Tourmaline chemistry from the polymetallic Mole Granite, NSW: Identifying the source and evolution of mineralising fluids

Date & time

12.30–1.30pm 22 September 2017


Ringwood Room, J4


Patrick Carr (RSES)


 Michael Anenburg
 0451 406 232

Three general models have been proposed for cassiterite (SnO2) mineralisation in magmatic-hydrothermal environments: 1) magmatic crystallisation from granitic melt (Linnen et al. 1992), 2) late-stage magmatic partitioning of Sn into a vapour phase and subsequent cassiterite deposition (Sun & Eadington 1987), and 3) hydrothermal leaching of Sn from granite and/or country rocks and subsequent deposition (Lehmann & Harmanto 1990). Identifying a model that is most applicable to a particular Sn deposit is difficult due to the large and pervasive hydrothermal systems inherent in their formation that can overprint and destroy evidence of the primary metal and fluid source(s) and mode of deposition. Here we use tourmaline geochemistry to chemically fingerprint the mineralising fluids and identify the origin and any subsequent evolution of fluids that emanated from the Mole Granite, NSW, and that produced rich, polymetallic mineralisation. Tourmaline has been touted as an ideal passive monitor of melt and fluid chemistry due to its complex chemical structure, stability over a wide temperature and pressure range and its resistance to physical and chemical abrasion (see Dutrow & Henry 2011 for summary).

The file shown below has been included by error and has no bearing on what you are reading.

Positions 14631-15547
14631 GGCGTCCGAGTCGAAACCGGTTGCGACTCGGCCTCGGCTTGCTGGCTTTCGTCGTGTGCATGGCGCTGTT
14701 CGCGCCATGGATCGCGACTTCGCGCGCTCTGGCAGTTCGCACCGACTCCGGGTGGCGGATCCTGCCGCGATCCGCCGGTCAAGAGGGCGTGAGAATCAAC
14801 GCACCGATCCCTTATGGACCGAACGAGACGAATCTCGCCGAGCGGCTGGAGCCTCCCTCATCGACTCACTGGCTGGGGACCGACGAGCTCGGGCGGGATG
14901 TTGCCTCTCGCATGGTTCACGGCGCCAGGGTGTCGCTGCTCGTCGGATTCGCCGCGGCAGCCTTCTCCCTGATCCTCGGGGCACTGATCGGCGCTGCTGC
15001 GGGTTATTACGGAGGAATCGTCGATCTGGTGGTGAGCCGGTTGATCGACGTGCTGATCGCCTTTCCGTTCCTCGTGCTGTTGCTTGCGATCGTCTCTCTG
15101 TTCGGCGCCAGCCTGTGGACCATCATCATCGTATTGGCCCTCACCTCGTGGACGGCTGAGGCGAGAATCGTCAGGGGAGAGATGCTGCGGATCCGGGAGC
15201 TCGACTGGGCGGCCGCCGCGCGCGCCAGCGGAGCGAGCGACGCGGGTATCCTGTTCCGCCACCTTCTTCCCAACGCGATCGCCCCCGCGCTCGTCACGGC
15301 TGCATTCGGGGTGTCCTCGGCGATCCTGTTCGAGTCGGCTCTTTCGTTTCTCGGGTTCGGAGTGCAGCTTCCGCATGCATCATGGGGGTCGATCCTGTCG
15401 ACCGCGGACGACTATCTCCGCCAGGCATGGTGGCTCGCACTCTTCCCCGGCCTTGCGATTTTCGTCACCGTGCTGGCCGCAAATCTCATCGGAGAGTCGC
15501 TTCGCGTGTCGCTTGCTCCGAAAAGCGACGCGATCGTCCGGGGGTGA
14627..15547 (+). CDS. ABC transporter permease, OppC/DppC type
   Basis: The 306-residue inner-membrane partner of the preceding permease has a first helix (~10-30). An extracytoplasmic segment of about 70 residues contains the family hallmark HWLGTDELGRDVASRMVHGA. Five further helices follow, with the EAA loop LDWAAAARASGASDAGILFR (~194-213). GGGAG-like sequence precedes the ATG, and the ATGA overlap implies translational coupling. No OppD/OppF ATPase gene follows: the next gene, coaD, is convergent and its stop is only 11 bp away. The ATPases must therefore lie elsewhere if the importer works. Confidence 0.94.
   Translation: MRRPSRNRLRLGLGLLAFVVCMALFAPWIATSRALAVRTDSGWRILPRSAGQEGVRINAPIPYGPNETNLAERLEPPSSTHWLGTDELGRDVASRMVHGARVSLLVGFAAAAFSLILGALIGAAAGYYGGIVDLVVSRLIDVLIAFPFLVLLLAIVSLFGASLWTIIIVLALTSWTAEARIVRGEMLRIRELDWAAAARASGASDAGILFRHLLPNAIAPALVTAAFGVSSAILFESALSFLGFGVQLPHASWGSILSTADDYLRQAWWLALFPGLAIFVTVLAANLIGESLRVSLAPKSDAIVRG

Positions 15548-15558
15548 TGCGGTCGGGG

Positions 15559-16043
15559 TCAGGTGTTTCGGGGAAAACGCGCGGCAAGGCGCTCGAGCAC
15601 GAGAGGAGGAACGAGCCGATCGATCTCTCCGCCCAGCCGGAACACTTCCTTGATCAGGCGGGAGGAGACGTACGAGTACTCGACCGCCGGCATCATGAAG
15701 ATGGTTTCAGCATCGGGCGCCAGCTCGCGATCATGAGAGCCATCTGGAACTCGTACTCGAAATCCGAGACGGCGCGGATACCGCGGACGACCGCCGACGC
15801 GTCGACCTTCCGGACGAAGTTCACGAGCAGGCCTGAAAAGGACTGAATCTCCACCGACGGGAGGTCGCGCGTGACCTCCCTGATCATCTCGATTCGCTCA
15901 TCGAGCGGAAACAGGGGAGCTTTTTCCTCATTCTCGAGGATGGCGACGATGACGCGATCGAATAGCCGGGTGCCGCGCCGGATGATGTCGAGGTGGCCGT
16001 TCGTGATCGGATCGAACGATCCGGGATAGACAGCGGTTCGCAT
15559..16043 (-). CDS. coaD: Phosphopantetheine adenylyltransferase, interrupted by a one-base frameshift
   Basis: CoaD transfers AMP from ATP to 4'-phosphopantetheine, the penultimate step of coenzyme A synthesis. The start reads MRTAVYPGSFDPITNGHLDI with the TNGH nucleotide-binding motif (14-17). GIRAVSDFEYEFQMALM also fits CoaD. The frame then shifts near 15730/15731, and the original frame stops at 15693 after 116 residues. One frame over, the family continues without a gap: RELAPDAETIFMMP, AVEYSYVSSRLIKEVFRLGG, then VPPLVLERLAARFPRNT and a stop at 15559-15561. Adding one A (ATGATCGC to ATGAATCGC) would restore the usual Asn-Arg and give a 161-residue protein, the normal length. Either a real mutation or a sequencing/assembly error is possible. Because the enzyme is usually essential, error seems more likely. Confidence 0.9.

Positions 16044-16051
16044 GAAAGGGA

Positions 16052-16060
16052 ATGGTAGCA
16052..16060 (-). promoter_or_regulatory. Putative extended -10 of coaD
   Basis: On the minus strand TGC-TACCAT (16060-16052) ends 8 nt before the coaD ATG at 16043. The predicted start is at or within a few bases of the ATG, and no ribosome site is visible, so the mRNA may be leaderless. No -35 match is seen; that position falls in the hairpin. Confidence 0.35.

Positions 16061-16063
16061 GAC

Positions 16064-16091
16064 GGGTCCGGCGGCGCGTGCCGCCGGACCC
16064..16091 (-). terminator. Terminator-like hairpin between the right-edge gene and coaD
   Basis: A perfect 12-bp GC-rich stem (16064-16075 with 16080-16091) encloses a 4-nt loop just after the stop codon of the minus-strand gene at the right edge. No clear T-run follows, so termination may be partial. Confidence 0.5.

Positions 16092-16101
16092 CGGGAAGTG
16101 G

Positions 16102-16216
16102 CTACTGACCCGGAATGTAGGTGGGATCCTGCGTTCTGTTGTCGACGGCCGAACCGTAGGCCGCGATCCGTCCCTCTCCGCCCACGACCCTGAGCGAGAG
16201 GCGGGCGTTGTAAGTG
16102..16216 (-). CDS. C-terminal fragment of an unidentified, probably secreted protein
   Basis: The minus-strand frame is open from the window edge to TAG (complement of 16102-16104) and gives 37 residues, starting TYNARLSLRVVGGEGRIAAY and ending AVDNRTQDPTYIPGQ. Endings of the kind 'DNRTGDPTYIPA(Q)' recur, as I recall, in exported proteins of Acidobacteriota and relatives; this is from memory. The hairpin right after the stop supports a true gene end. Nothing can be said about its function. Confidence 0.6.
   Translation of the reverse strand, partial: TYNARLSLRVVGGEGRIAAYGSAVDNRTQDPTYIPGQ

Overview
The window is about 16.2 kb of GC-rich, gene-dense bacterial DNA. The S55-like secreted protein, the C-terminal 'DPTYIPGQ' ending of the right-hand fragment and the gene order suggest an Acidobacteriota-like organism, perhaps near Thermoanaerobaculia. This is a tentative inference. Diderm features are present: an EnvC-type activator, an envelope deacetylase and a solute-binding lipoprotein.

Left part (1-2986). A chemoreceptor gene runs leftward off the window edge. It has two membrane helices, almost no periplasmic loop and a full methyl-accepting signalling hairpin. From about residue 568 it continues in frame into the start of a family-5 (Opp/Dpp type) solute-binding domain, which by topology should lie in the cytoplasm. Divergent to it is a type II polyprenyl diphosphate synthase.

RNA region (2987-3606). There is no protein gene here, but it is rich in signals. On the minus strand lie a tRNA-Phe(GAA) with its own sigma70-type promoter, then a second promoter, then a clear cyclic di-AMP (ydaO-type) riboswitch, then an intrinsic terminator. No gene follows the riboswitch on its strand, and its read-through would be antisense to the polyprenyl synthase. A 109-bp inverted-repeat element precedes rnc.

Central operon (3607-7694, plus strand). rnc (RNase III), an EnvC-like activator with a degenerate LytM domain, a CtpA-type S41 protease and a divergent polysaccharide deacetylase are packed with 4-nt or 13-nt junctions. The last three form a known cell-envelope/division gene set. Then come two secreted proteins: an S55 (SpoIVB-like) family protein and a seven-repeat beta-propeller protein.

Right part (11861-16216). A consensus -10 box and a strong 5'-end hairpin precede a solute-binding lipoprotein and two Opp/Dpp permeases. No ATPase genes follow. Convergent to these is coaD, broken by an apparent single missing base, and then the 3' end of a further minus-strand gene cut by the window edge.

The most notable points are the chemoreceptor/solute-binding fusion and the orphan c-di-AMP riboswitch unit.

Updated:  23 July 2018/Responsible Officer:  RSES Webmaster/Page Contact:  RSES Webmaster